PHL’s top tourist destination seen having its ‘best year’ in 2019

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BOOM-boom-boom! Prat-prat-prat! Pit Senyor! Pit Senyor!

With every strike of the drum and rhythmic tinkling of xylophones, dancers in colorful costumes and elaborate headdresses sewn by hand, put their hearts and hips into every sway and shake to celebrate the Santo Niño over the weekend.

The constant downpour on Sunday did very little to dampen the fervor and excitement of the participants in Sinulog 2019, as well as the estimated 230,000 foreign tourists and over 1 million domestic travelers, who descended on Cebu to watch the annual festivities celebrating the gifting of the image of the child Jesus to Hara Amihan by Portugese explorer Ferdinand Magellan in 1521. The image, now housed in Basilica Minore de Santo Niño in downtown Cebu, is credited with a number of miracles, thus the increasing number of thankful devotees.

The Sinulog is just one of the many attractions that have made Cebu the Philippines’ top tourist destination, according to Regional Director Shalimar Hofer Tamano of the Department of Tourism’s (DOT’s) Central Visayas region. “I think this year will be the best for tourism in Cebu,” he enthused, as he expressed optimism the province will see at least a 10-percent increase in tourist arrivals for 2019, or at least 6.5 million from last year’s estimated 6 million.

In March, Cebu will host Routes Asia 2019, the region’s air service development community, which attracts senior decision makers in the aviation industry, tourism authorities and stakeholders, and industry influencers. Tourism Secretary Bernadette Romulo Puyat recently said about 800 delegates, and representatives from 100 airlines and 200 airports, as well as 30 tourism authorities, along with the 20 featured speakers, are expected at the three-day event.

Another travel-related event the province will be hosting, said Tamano, is the Center for Asia-Pacific Aviation conference in June 24-25. With low-cost carriers (LCCs) in North Asia accounting for total traffic to the region, the conference will discuss challenges these carriers are facing and opportunities for growth.

The annual Ironman triathlon challenge, to be held in the province on August 11, will also be a source of thousands of tourists.

He added the newly-opened Cebu Safari and Adventure Park in the municipality of Carmen, just 2-3 hours away from the city, will be a key attraction, with tourists flocking to try “Asia’s longest zipline,” at 1.2 kilometers (km). “Tourists can go there to stay overnight,” said Tamano, as a hotel is being built, or make a stopover there before heading to Sta. Fe, in Bantayan Island, another major tourism destination in the province.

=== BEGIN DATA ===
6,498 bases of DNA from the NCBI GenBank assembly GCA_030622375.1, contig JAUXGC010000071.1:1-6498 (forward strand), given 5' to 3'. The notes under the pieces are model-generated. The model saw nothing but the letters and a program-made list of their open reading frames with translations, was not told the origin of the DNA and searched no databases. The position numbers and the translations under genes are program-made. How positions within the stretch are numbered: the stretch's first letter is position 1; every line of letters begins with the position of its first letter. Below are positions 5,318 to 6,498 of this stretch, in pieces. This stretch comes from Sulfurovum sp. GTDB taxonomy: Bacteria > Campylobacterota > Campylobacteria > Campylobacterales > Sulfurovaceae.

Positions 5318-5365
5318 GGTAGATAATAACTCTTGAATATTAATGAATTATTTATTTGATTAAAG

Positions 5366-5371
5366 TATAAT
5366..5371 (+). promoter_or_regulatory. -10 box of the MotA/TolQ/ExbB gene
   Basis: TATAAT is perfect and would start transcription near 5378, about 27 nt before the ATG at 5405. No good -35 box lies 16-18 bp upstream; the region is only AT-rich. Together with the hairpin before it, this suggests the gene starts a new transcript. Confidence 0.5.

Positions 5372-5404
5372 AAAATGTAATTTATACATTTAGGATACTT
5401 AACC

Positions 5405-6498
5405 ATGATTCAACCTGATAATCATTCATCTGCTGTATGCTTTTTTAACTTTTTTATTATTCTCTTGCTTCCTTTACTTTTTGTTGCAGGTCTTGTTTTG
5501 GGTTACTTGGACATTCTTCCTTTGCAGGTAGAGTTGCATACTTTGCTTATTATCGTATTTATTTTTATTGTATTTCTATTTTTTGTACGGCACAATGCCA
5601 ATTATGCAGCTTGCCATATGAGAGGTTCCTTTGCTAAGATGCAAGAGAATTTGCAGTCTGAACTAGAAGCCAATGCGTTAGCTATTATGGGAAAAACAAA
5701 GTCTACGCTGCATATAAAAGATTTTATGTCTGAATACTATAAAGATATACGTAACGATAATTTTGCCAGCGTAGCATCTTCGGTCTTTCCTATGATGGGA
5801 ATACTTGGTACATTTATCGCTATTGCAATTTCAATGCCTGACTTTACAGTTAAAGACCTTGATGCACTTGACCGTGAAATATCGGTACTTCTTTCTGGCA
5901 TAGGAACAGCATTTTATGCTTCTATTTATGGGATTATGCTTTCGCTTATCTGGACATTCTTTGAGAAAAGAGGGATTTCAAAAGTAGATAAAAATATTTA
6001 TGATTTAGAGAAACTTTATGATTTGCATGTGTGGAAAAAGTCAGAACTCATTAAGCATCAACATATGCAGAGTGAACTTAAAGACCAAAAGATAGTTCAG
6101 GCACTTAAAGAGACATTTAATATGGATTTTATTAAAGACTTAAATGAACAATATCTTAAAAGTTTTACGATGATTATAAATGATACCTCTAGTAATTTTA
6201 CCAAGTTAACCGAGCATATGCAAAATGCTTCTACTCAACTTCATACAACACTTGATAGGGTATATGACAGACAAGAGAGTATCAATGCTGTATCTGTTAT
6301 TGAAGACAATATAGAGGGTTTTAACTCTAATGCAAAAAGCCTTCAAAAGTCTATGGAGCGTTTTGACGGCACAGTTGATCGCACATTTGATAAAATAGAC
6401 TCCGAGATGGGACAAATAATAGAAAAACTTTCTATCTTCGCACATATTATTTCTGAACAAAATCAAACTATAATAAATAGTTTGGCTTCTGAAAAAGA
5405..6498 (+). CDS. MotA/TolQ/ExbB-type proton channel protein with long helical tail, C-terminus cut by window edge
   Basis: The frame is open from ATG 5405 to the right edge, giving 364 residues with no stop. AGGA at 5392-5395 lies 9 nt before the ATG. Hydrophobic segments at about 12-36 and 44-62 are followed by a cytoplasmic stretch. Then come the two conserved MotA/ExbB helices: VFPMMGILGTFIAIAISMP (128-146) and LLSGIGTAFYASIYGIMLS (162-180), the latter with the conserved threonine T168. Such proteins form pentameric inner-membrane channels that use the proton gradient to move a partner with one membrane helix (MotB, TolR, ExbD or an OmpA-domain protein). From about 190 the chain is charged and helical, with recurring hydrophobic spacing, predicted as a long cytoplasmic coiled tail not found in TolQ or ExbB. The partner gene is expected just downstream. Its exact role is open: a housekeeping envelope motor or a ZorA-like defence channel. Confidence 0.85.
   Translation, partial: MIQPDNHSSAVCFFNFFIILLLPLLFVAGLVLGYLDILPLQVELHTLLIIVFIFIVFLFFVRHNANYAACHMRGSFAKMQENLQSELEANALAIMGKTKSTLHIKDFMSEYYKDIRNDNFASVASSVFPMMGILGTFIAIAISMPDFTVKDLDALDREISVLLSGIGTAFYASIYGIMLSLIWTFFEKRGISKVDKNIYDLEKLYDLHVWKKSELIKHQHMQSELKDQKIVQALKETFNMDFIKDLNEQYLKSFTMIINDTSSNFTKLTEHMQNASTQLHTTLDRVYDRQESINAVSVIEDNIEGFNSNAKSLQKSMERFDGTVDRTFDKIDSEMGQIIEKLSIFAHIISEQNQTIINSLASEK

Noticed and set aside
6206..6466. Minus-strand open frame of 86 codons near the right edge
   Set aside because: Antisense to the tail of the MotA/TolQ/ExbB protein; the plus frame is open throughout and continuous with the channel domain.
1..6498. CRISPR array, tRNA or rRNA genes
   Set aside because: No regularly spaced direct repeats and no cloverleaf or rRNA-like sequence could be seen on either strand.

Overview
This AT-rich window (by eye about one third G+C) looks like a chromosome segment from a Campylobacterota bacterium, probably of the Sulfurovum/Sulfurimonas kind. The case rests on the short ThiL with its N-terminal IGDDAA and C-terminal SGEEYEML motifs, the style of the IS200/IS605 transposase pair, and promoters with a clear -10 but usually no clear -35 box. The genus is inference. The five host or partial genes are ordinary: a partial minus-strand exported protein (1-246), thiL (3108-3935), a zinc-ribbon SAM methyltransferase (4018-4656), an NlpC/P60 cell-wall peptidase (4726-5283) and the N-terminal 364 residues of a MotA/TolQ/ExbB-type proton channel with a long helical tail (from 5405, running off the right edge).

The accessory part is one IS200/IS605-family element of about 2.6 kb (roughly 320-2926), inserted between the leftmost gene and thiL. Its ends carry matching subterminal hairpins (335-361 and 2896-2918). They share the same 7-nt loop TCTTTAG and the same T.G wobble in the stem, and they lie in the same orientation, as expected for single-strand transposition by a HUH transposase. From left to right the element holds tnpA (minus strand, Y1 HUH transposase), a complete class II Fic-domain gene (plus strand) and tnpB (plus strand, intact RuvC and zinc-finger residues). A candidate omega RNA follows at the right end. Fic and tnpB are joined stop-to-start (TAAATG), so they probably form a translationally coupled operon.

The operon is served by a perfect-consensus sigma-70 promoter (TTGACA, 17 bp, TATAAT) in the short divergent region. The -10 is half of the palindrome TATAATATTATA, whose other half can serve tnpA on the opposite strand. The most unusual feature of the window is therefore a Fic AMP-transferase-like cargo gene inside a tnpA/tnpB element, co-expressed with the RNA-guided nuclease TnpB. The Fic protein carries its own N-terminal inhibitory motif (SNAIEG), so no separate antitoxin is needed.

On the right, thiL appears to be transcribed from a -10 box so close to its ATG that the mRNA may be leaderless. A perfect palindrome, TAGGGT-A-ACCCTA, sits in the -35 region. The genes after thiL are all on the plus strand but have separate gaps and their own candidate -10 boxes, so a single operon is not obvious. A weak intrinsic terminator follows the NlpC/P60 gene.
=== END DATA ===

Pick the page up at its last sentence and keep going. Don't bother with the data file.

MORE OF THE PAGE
“This year, we are promoting Northern Cebu,” he averred, but acknowledged that one of the major challenges for these destinations is the long travel time going there. From Cebu City to the jetty port gateway to Bantayan is about 5 hours in all. “That’s why I have been proposing a water taxi at least from Cebu to Carmen, patterned after Venice, to make the Cebu Safari more accessible.”

He said the opening of Terminal 2 of Mactan International Airport will likely draw more direct flights to Cebu as well as charter flights from Southeast Asia and other regions. “Some are working on flights from Qatar to Cebu,” he revealed.

Close to 7 million tourists visited Central Visayas in 2017, some 80 percent or 5.6 million of whom made their way to Cebu City, according to data from the DOT. Of the total visitors to the region in 2017, some 3 million were foreigners, while the rest were local travelers, said Tamano.

Despite the huge numbers, the DOT regional executive said the agency has been “working closely” with his counterparts from the Departments of Environment and Natural Resources and Interior and Local Government to ensure the environment of major tourism destinations continue to be protected. “We have the same kind of setup like the BIATF (Boracay Inter-Agency Task Force), except for the region,” he noted.

Tamano said DOT has also been working with the “local government and the fishermen in Oslob, for instance, to cut in half the visitors there, to reduce the stress on the whale sharks.” At the same time, he said, proposals have been made to raise the environmental fees for tourists to be able visit with the sharks. (A shark visit/tour costs about P1,000 per person.)

Environment Undersecretary Sherwin S. Rigor, who has spearheaded the rehabilitation of Boracay and Manila Bay for the DENR, said the waters of Cebu, including its beach destinations, are regularly being sampled and tested. “It’s part of periodic monitoring of the Environment and Management Bureau,” he stressed. For now, he said, no environmental issues have come up regarding Cebu.

Tamano noted the recent problem about hospital waste being found floating in waters off Lapu-Lapu were traced to a private home, and not to the city hospital which was earlier blamed for the refuse.

“We are implementing the sustainable tourism action program announced by Secretary Puyat,” he underscored, ensuring that Cebu will not go the way of Boracay Island, the country’s second top tourist destination.

Boracay was closed for six months in 2018 to give way to the government’s rehabilitation effort. President Duterte dubbed the island a cesspool after seeing footage of sewerage pouring straight into Bulabog beach, the kite-surfing area. After Boracay, government has trained its sights on cleaning up and protecting other island destinations like Panglao in Bohol, El Nido and Coron in Palawan, and Siargao in Surigao del Norte.

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